iPhone 5 and iPad Mini spark web search frenzy
Compared with the lead-up to the iPhone 4S web surfers are even more insatiable in their appetite for news and rumours surrounding the expected iPhone 5 smartphone and iPad Mini tablet computer.
According to Experian Hitwise search variations around “iPhone 5” have been steadily increasing since the beginning of 2012 and peaked the week of August 18 when searches grew 128pc from the previous week as speculation around the next generation iPhone reached a fever pitch.
In the week leading up to the most recent “iPhone 5” search peak, some new search terms emerged including “leaked iPhone 5” which primarily sent traffic to the MSNBC Technology Blog as a result of the site posting photos of the alleged new device. Other popular search term variations were around the release date, including searches on when wireless carrier Sprint will sell the next generation iPhone, along with queries around features and specs, rumors and price.
Among the top websites receiving traffic from “iPhone 5” searches the week ending August 18 were Yahoo! News and Yahoo!, both of which experienced significant increases in search clicks from these terms week over week (+162pc and 772pc, respectively).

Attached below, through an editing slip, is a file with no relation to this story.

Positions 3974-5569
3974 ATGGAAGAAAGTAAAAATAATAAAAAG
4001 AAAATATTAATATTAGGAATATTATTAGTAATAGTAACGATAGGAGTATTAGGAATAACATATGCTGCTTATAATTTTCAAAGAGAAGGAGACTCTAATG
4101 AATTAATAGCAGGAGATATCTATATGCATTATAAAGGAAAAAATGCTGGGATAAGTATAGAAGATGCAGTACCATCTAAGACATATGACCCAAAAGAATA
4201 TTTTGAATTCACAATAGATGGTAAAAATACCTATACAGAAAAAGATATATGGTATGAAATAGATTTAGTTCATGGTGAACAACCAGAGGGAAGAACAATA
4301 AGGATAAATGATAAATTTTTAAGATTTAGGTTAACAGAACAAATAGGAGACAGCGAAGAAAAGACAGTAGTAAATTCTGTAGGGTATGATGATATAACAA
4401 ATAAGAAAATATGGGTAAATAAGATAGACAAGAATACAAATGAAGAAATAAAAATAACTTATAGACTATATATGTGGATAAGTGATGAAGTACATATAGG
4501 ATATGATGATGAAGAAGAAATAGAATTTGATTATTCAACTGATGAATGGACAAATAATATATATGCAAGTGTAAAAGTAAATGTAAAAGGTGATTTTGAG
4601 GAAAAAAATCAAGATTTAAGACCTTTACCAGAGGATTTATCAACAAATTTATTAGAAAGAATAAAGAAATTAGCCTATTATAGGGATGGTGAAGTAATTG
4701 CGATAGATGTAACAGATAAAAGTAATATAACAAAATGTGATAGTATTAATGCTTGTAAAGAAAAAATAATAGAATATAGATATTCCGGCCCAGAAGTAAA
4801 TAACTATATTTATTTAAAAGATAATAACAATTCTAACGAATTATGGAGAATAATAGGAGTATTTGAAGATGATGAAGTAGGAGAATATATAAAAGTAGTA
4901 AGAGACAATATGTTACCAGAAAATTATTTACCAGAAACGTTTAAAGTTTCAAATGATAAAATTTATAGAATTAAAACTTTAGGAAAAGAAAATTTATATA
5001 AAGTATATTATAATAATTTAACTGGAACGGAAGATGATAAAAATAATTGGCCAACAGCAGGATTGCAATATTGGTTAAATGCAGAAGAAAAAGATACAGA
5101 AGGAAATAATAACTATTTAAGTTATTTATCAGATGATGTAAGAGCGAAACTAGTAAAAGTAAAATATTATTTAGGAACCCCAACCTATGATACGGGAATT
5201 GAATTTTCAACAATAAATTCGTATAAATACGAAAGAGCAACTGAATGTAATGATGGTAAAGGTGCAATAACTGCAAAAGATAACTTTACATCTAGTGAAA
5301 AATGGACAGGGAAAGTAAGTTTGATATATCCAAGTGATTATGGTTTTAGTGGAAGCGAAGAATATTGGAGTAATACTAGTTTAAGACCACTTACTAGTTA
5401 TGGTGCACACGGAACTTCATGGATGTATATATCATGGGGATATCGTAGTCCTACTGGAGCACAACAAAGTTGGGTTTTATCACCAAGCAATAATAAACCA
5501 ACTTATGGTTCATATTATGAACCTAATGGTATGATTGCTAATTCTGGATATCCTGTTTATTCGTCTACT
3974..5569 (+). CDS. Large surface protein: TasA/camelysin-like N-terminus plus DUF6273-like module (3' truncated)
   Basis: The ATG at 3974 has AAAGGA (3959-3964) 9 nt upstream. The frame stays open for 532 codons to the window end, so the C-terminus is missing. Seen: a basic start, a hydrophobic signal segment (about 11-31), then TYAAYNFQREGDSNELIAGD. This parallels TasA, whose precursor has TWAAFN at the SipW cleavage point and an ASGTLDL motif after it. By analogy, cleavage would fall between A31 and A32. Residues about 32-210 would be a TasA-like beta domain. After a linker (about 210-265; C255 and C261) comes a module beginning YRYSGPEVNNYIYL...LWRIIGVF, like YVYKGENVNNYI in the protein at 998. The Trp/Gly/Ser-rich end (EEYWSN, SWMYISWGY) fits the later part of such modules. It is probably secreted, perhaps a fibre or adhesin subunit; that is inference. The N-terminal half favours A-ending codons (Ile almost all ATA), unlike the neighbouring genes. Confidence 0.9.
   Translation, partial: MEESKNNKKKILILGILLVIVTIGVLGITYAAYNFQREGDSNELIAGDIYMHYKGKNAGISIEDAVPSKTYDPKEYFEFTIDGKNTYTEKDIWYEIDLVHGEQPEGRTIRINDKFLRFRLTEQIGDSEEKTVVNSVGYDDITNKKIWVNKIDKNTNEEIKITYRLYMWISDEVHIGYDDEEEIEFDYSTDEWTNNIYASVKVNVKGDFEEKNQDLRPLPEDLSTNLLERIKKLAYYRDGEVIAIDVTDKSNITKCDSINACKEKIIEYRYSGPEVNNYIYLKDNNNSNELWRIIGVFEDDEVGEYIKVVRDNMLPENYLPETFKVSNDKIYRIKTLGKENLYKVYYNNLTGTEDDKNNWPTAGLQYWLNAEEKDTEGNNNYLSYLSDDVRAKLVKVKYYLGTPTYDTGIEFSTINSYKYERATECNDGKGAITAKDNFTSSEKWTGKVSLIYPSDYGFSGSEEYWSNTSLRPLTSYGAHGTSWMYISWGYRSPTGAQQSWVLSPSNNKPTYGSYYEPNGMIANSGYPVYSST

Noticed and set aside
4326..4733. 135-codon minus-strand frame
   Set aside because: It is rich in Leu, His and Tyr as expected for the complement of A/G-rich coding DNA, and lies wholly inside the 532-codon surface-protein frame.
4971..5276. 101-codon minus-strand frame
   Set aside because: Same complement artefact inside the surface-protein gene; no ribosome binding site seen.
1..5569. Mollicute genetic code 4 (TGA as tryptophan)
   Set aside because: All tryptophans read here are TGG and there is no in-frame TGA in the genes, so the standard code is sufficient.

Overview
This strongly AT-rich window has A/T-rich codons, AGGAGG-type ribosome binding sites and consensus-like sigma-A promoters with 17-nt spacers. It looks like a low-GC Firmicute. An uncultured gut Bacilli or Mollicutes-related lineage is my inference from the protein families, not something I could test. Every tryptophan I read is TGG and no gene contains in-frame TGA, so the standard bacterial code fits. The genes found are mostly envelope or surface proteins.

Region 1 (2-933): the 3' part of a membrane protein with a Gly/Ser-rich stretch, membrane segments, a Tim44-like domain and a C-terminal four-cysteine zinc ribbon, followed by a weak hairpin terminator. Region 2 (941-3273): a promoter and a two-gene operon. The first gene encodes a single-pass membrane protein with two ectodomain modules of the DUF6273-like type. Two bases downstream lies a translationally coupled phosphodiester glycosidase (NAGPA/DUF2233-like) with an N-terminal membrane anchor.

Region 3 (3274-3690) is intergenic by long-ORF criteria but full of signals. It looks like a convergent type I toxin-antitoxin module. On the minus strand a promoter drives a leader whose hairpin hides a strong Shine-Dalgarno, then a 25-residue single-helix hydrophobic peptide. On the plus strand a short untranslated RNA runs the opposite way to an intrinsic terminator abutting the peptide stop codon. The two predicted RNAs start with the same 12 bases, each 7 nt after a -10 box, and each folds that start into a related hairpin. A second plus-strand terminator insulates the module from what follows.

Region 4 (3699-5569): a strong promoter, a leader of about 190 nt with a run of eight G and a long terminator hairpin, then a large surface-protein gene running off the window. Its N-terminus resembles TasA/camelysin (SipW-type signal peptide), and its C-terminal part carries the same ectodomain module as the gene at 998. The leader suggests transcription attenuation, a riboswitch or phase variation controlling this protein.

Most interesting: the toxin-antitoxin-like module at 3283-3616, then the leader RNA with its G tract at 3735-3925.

iPhone5Release.org, a site devoted exclusively to news on the next generation device, was among the top five sites receiving traffic from “iPhone 5” terms and also experienced a large increase in search clicks over the past week (+402pc).
It’s rumored that Apple will announce the new iPhone on September 12, when a smaller version of the iPad may also be revealed.
Searches on the “iPad mini” increased dramatically the week of April 21, 2012 when a Chinese website reported on an expected third quarter release of the mini Apple tablet. Searches for “iPad mini” were on the rise again in early July as numerous websites reported information on Apple’s strategy around the device.
Walmart was the top recipient of traffic from “iPad mini” searches in the 12 weeks ending August 18th, receiving nearly 10pc of downstream search clicks.